In Jane Anderson’s searing “The Quality of Life,” which runs through March 26 at Eugene’s Very Little Theatre, two wildly dissimilar couples find themselves bound together by unfathomable tragedies both large and small.
As the play begins, good-hearted Midwesterner Dinah (Tere Tronson) and her uptight conservative husband, Bill (David Smith), decide to visit relatives they haven’t seen for years, free spirited professor Neil (John White) and his artist/poet wife, Jeannette (Storm Kennedy).
Talk about dropping a match into the gasoline. This is a collision not only of culture but of suffering, and even sometimes a contest of pain. Dinah and Bill are still paralyzed by grief a year after the death of their daughter, murdered by a psychopath; Neil and Jeannette’s home in California’s Berkeley hills has recently been destroyed by a wild fire, in which their cat remains missing some months after the conflagration. And, oh yes, Neil is terminally ill with cancer.
Neil and Jeannette live in a yurt amid the burned out wreckage of their former home, and talk tendentiously about the joy of letting go their possessions, while using a composting outhouse and an outdoor kitchen as the clock is ticking on Neil’s spreading prostate cancer.
All this unlikely ponderousness serves up exquisitely fertile ground for Anderson’s four characters, who meet and talk and drink and even sample some illicit marijuana as they try desperately to come to terms with suffering and death – past, present and impending.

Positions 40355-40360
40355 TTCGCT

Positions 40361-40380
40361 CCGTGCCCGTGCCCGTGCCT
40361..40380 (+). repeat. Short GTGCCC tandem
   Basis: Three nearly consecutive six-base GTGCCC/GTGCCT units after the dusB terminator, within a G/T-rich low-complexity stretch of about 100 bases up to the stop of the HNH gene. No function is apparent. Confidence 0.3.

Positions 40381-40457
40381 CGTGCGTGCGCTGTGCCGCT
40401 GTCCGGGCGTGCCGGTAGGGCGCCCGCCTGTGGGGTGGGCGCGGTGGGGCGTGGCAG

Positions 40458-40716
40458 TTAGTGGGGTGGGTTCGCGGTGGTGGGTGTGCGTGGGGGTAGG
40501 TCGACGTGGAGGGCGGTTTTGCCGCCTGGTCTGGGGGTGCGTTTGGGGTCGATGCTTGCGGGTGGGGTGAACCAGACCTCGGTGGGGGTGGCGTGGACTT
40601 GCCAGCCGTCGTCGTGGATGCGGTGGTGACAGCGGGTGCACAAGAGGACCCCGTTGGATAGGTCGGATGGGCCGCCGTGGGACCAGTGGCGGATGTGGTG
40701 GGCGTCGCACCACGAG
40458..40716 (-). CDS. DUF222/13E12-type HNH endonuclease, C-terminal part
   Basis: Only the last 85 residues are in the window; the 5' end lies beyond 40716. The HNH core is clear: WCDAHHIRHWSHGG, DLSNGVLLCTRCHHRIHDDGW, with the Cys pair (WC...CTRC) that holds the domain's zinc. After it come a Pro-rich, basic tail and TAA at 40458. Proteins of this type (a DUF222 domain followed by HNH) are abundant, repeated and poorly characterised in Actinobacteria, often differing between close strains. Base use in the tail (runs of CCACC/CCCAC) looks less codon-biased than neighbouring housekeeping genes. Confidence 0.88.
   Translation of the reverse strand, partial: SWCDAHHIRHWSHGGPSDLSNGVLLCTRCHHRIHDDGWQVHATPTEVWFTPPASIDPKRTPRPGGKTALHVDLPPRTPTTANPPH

Carol Horne Dennis directs, keeping what could be a talky play focused on heart instead of issues, all on a minimal set designed by Mollie Clevidence, which – with its burned out trees and other wreckage from the fire – seems to set much of the action in Hell.
The obvious star of this show is Storm Kennedy, who does a spot-on energetic performance as Jeannette. Her New Ageish relationship with her dying husband is so intense that deeply Christian Bill dismisses them, at one point, as a “cult of two.”
But the rest of the cast are no slouches. John White, especially, is charming and smarmy as the charismatic professor – you can just guess he wowed the coeds – who uses his intellect to cope with his own death.
I don’t want to give away the plot, but the sense of despair generated by this foursome is so deep by the end of the first act that you wonder whether it’s possible to pull the story out of its hopelessness in time for the audience to get home before dawn.
But Act II kicks off with a giant role reversal. We begin, for the first time, to appreciate some of the humanity underlying Bill and Dinah’s born-again Christianity, and in the end we’re left with a message of realistic, negotiated hope.
I loved this play from start to finish. Redemption may come a little suddenly at the end, but finding it is worth every minute of the journey.